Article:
Squall Center

October 11, 2022

Katie Power, A-Watch, University of San Diego

This photo was taken during A-watch’s afternoon watch. Next to me is Olivia, Parker, Chloe, Izzy, and Krista(in order). We had been experiencing some light rain all day and were dressed in some of our rain gear.
October 11 Photo resized

This photo was taken during A-watch’s afternoon watch. Next to me is Olivia, Parker, Chloe, Izzy, and Krista(in order). We had been experiencing some light rain all day and were dressed in some of our rain gear.

Ship's Log

Noon Position
14° 22.2’N x 124°36.9’W

Ship Heading & Speed 
165° at 7 kts

Taffrail Log

Wind, Weather and Sail Plan
Squalls in the area with varying winds from the ENE. Motor sailing with the Forestaysail and Main staysail.

Description of Location
At the ITCZ in the tropics about 14° North of the equator.

Souls on Board

All blogs from S-305

It’s 2100 and has been raining since we got on watch three hours ago. It’s the kind of rain that would be refreshing in these hotter days as we creep towards the equator, but now that I’m at the helm trying to navigate the unruly seas, I want nothing but for it to stop.

Our Watch Officer, Krista, adjusts the ships heading to get us out of this squall to no avail. In the distance we see lightning illuminate the cumulonimbus clouds we had observed in the daylight, and all of us gather on the quarter deck for some coverage and to stare in wonderment. Olivia and I decide this is the best time for us to update our reality TV show, Below Depth, with a weather report under the lighting of our red-light headlamps. Our overdramatized bits keep us laughing until the next watch relieves us at 0100.

Today we learn that we have entered the ITCZ, or the atmospheric equator.

This line separates the North and South Trade Winds, with weather conditions we could have guessed from the previous night’s conditions that include frequent squalls and unpredictable winds. What we didn’t get to see on our dark night-watch were the beautiful sunsets and sunrises these squalls create. The layers of clouds create a depth and a mirage of colors unlike any other. I could sit and watch them forever.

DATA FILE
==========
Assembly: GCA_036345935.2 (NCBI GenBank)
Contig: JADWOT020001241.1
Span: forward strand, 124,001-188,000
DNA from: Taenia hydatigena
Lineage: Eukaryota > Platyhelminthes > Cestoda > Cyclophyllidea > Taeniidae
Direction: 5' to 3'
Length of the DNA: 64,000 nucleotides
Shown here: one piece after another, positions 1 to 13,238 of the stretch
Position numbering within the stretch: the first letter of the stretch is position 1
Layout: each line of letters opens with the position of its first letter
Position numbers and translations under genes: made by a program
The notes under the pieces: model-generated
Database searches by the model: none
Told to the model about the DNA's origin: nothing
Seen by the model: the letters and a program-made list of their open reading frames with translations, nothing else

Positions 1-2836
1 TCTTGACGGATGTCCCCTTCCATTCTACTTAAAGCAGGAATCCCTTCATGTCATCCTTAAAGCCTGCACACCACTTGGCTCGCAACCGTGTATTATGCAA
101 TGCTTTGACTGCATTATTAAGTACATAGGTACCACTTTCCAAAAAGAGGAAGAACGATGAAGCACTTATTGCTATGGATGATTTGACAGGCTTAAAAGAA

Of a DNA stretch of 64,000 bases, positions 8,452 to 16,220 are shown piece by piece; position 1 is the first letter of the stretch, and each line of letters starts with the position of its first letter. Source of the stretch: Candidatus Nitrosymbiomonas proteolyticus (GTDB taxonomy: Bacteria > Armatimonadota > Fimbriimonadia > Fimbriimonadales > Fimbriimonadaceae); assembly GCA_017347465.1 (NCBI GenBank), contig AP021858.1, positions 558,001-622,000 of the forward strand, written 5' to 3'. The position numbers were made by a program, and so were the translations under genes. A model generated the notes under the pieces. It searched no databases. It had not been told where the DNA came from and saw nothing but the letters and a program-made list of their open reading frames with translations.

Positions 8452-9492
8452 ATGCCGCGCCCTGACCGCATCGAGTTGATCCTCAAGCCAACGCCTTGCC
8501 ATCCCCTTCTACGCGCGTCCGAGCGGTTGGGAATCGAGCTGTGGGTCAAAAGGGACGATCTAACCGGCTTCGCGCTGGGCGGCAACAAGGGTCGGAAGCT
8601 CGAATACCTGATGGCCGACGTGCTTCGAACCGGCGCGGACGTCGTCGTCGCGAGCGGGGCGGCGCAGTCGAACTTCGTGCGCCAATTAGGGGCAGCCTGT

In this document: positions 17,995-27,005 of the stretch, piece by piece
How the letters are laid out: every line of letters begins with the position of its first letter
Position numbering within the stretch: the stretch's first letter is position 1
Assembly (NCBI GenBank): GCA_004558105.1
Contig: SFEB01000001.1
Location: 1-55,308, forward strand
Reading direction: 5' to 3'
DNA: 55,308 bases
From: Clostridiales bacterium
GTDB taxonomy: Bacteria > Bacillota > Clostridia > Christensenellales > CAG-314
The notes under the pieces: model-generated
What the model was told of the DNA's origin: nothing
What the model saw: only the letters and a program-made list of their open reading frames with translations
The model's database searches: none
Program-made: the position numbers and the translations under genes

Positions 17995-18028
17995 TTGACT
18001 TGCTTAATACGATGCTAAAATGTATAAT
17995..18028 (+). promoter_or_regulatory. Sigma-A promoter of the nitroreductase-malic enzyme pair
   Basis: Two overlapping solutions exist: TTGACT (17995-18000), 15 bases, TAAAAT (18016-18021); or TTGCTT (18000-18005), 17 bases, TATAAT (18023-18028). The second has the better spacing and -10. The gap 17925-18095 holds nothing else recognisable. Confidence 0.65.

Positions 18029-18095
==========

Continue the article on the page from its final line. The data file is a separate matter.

I frequently have to remind myself as we learn about atmospheric conditions firsthand that this is school. When we identify organisms from a Neuston Net tow at 0100, I think of the alternative classes I could be taking back at my home university. How funny it seems to me that I could be sleeping back in San Diego when I’m at lookout in a squall in the middle of the Pacific. I also think of my family in these moments and wonder what they’re doing. I think of my mom and dad and their busy schedule, and hope they are taking time to enjoy a sunset for me. I think of my sisters hard at work in their first year of Undergraduate and Medical School, and hope they know I’m cheering them on always. And I think of all the love and appreciation I have for my family and friends. These are the thoughts that remind me that I can make it through any squall.

Katie Power, A-Watch, University of San Diego

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  1. Sarah Power October 13, 2022 at 18:07 - Reply

    What a unique experience- I miss and love you!

  2. Emily Power October 15, 2022 at 10:55 - Reply

    That’s a wonderful and beautiful post katie! Thinking of you every day and hoping for calm seas and smooth sailing!!!

  3. Justine Power October 15, 2022 at 10:59 - Reply

    You and your ship mates are amazing! You need to write a book about this trip . Sending love from Iowa. Love you so much❤️

  4. Margaret Power October 15, 2022 at 11:04 - Reply

    Katie, that is such a beautiful description of your adventure on the high seas! It really helped us to understand what your are experiencing on the ship. So proud of you and the other students taking time off from school to do this amazing research and help contribute to protecting oceans and marine life!! Hugs to you from afar and thank you to the Captain, Professors, staff and crew for taking such good care of the the students!

  5. Mike Power October 15, 2022 at 11:46 - Reply

    Love keeping up to date with the blog. Thanks for posting! Hope you’re getting some sun in between squalls.

  6. Nora October 15, 2022 at 13:55 - Reply

    Love the pic. Thank you. You are all brave ones!! Yes!!

  7. John Gridley October 17, 2022 at 08:02 - Reply

    I am so proud of you! What an experience. Just 1 year earlier cousin Brendan sailed the Pacific Ocean but in a slightly different vessel. The “Gridley/Power” name is closely associated with the Pacific Ocean as “Admiral Dewey said the Col. Gridley…”You May Fire When Ready” in the Battle of Manilla Bay.

    Please be super careful as the Pacific Ocean can be beautiful and scary.

  8. John Gridley October 19, 2022 at 07:44 - Reply

    Margie came into Chicago and we spent some time together (actually it was only the car ride to the airport at 5:15 am). Not sure what time zone you are in. I am so impressed you chose to do something so unique! I am curious what you use for water purification, some sort of de-salinator and something to kill the bacteria. Brendan’s boat uses bromates and perbromates to kill the bacteria.

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